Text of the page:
Text or purpose? Plain language or pragmatism? Though the text does not provide for it, should courts interpret Sections 9 and 10 of the Federal Arbitration Act (FAA) to provide a “look through” approach to federal jurisdiction over confirming or vacating an arbitral award?
No, according to Justice Kagan’s 8-1 opinion in Bagderow v. Walters, courts should not pull “out of thin air” “look-through” jurisdiction “without textual support.” So, even though the underlying arbitral award in Bagderow addressed federal employment law, the Fifth Circuit erred in holding that a federal court in Louisiana could exercise jurisdiction over dueling petitions to vacate or confirm that award. Neither Sections 9 nor 10 include language permitting a “look through” approach to a federal court’s jurisdiction.
The Bagderow decision builds on the Court’s 2009 decision in Vaden v. Discover Bank, 556 U.S. 49 (2009); there, the Court held that a federal court should “look through” a petition to compel arbitration under Section 4 to the “underlying substantive controversy” between the parties. As the Court explained in Bagderow, the decision in Vaden rested on the particular language in Section 4 of the FAA (emphasis added):
A party aggrieved by the alleged failure, neglect, or refusal of another to arbitrate under a written agreement for arbitration may petition any United States district court which, save for such agreement, would have jurisdiction . . . over the controversy between the parties.
This language, the Court in Vaden explained, “drives our conclusion that a federal court should determine its jurisdiction by ‘looking through’ a Section 4 petition to the underlying substantive controversy” to see, for example, if that dispute “’arises under’ federal law.”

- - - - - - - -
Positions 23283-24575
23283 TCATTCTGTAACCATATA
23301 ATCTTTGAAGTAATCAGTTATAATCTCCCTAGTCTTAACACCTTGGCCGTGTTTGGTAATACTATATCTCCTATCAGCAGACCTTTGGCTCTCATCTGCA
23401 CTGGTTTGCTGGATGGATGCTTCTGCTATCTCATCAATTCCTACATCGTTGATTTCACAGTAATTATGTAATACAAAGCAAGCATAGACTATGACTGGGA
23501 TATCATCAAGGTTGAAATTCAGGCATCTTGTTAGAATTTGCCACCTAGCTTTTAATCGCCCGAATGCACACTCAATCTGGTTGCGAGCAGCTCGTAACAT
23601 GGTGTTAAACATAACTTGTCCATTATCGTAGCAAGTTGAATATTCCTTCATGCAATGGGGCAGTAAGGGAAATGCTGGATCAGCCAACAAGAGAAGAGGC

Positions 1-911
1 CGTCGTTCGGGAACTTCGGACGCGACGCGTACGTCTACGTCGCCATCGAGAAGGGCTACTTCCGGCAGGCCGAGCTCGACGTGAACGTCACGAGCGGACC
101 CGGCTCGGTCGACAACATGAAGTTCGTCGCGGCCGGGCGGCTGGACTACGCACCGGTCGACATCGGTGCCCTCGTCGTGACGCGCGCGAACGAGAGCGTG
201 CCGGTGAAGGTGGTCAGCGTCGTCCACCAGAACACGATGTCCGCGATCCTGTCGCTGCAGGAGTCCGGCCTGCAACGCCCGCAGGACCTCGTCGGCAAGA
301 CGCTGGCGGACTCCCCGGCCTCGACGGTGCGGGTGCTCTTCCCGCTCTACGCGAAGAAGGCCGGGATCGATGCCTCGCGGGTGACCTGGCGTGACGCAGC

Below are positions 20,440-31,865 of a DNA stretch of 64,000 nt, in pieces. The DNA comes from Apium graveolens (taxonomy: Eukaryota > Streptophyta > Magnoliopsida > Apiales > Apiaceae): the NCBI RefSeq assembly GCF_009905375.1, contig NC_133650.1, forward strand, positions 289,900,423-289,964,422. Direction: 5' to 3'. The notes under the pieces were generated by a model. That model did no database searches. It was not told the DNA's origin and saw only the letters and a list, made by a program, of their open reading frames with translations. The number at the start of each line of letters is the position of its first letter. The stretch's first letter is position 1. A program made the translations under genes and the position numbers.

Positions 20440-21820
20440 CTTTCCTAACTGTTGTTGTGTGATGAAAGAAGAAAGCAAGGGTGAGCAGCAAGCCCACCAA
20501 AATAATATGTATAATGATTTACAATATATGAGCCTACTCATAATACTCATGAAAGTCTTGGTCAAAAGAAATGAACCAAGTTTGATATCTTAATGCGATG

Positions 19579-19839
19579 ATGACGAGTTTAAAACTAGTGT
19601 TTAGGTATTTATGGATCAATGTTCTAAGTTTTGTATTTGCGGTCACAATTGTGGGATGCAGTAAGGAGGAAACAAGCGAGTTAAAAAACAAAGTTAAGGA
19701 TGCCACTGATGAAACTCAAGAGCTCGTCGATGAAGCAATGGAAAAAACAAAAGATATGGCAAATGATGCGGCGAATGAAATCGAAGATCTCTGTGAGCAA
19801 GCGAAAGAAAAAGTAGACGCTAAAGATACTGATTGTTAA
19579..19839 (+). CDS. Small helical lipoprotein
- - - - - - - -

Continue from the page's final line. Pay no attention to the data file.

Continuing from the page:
In sharp contrast, neither Sections 9 nor 10 include Section 4’s “save for” clause. As the Court in Bagderow explained: “They do not instruct a court to imagine a world without an arbitration agreement, and to ask whether it would then have jurisdiction over the parties’ dispute.” Given this difference, the Court concluded it had “no warrant to redline the FAA, importing Section 4’s consequential language into provisions containing nothing like it.”
Offering a pragmatic view of the Court’s role, Justice Breyer’s lone dissent criticized the majority’s fidelity to the FAA’s text as “adopting an interpretation that . . . creates unnecessary complexity and confusion.” Justice Breyer would simply use a “look through” approach for all provisions of the FAA to avoid “anomalous results” and provide “simplicity.”
Justice Breyer’s most compelling argument about the “anomalous results” concerned a provision not at issue in the case—Section 5, the appointment provision. Justice Breyer hypothesized that a party might obtain “look through” jurisdiction to compel arbitration under Section 4 but then be denied jurisdiction to “appoint” an arbitrator under Section 5 based on the majority’s reasoning. In a footnote, the majority left the issue for another day: “Because Section 5 is not at issue here, we do not express any view about” it.
In regards to data privacy and cybersecurity litigations going forward, because the Court ruled that the federal law claims in the underlying dispute are not sufficient for a federal court to confirm or vacate an arbitration award, many post-arbitration disagreements will likely shift to state courts going forward. This development is anticipated in other areas of the law outside the data privacy context, in light of the Court’s broadly worded opinion. CPW will continue to monitor this issue and other important developments under the FAA. Stay tuned.